“It is going to take, at a minimum, five or six really good years in a row, and maybe as many as 10 or 15 to refill the reservoirs,” says Castle. “And, because we have a deficit between supply and demand, however much water we’ve got in the savings account, we’re regularly drawing it down. So this winter isn’t enough to even fill that gap.”
And beyond the deficit, a big snowpack doesn’t automatically equate to more water in the basin. It’s also about what happens to that snow. Castle says, “We’ve seen this movie before. We’ve seen good snowpack literally evaporate and give us a less than average year.”
April marks the point when snowpack hits its peak each spring. SNOTEL data collected by the National Resources Conservation Service as of April 12 shows the total snow water equivalent—the amount of liquid water in snow—in nearly every major river basin across the West are above average to well above average, especially in Basin states like Arizona, California and Utah, that have seen some of the most precipitation in decades.
As temperatures heat up, snowpack melts, flowing into rivers, reservoirs and seeping into the ground. Snowpack essentially acts as a bank of water for drier seasons throughout the year, but because climate change has actively shifted our reality, we’re seeing earlier, warmer springs and faster snowmelt. As the climate warms, there is a longer growing season for natural vegetation, so it absorbs more of the natural runoff that it otherwise would have. And warmer temperatures dry out soil more than otherwise, so more of the runoff goes to replenishing the soil moisture. Those warmer, drier temperatures can also escalate evaporation in reservoirs, which accounts for the loss of about 1.5 million acre feet each year. In addition, dirt kicked up by winds, dusts snow in the mountains, which ramps up melting because it absorbs more of the sun’s heat. Research has shown that dust on snowpack can shorten the duration of snow cover by 21 to 51 days.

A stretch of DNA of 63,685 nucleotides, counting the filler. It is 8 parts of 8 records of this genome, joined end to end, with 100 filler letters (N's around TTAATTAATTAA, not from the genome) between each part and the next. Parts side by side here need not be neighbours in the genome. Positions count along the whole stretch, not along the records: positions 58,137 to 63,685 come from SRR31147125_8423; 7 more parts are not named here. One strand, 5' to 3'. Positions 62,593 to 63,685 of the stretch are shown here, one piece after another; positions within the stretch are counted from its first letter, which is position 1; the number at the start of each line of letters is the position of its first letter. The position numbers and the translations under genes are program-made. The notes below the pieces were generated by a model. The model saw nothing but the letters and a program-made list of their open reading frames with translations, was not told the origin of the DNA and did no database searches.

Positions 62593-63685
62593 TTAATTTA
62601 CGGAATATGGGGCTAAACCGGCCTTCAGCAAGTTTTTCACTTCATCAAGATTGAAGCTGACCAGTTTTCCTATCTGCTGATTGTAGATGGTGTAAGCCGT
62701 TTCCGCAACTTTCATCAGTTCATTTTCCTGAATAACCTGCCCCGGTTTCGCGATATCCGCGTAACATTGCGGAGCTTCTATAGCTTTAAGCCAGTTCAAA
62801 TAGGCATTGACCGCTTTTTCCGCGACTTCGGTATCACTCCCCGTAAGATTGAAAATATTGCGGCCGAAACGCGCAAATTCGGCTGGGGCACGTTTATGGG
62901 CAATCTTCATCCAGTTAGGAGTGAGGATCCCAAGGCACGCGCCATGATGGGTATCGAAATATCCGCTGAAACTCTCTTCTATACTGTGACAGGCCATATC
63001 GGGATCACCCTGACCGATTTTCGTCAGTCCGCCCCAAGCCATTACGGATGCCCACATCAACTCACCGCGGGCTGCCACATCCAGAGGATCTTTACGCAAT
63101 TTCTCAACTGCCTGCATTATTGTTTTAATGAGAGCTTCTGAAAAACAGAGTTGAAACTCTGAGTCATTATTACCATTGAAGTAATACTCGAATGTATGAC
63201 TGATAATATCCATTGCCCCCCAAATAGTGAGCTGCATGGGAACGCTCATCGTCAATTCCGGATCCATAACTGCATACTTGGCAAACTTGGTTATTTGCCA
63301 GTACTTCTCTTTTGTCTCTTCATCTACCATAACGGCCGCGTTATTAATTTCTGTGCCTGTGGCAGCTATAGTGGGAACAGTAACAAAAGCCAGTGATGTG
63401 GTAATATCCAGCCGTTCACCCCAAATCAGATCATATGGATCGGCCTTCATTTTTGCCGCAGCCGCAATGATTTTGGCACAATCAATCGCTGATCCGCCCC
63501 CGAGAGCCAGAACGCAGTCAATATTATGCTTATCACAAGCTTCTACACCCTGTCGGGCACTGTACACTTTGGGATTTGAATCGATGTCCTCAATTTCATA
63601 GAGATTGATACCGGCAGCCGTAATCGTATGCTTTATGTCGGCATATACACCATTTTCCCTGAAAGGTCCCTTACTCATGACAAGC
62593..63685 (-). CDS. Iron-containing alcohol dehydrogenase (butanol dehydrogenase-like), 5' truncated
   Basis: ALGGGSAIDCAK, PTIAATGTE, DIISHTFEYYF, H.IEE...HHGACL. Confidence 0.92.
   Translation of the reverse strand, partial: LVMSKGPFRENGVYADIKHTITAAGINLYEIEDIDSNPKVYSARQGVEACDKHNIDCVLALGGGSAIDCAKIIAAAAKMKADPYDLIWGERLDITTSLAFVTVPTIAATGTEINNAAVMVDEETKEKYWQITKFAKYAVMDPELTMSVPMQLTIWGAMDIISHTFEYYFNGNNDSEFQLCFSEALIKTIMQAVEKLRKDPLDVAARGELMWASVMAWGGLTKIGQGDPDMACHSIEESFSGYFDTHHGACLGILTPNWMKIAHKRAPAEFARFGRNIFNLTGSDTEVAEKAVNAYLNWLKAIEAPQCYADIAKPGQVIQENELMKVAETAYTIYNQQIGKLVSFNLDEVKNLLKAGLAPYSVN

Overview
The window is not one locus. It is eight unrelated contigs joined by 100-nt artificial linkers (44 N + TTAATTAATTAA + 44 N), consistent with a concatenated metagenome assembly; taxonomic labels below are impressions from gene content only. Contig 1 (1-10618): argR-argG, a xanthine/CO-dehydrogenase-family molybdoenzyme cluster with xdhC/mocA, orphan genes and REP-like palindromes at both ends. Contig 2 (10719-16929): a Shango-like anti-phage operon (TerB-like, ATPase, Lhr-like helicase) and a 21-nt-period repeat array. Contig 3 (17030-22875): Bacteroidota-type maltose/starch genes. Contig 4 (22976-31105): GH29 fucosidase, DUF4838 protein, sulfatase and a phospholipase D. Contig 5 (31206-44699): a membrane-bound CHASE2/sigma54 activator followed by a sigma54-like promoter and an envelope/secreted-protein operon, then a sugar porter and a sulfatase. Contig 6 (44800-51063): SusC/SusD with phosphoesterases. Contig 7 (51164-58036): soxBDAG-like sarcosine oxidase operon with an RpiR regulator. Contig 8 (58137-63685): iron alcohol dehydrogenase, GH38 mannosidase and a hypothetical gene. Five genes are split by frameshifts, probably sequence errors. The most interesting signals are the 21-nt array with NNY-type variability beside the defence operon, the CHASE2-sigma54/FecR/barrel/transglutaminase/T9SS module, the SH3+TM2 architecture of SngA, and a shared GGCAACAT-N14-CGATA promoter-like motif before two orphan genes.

And all of this is unlikely to change. Many experts now say that what we’re facing in the West goes beyond drought. While megadroughts, like what is happening in the Colorado Basin, “are discrete episodic events, aridification is a transition of the climate and hydrology of a region to drier conditions. In terms of the human timescale, this transition represents a more permanent change.”
Which is why on the heels of this record-breaking winter, the Biden Administration announced a series of alternatives for operations on the Colorado River this week, moving one step closer to imposing unprecedented cuts in how much water Lower Basin States (Arizona, California and Nevada) can continue to pull from the river. In their review, the administration also raised the possibility that these cuts may be distributed in ways that contradict long-standing water rights that favor powerful farming regions.
Failure Not an Option
“The Colorado River Basin provides water for more than 40 million Americans. It fuels hydropower resources in eight states, supports agriculture and agricultural communities across the West, and is a crucial resource for 30 Tribal Nations. Failure is not an option,” said Deputy Secretary Tommy Beaudreau about the administration’s draft alternatives.
The alternatives came as administration officials kicked off a tour along the Colorado River with a bipartisan delegation of senators to continue to push for an agreement on how to address the crisis and cut two to four million acre feet from current usage and announced “the largest investment in climate resilience in the nation’s history, providing much-needed resources to enhance the resilience of the West to drought and climate change, including to protect the short- and long-term sustainability of the Colorado River System,” through the Bipartisan Infrastructure Law and the Inflation Reduction Act.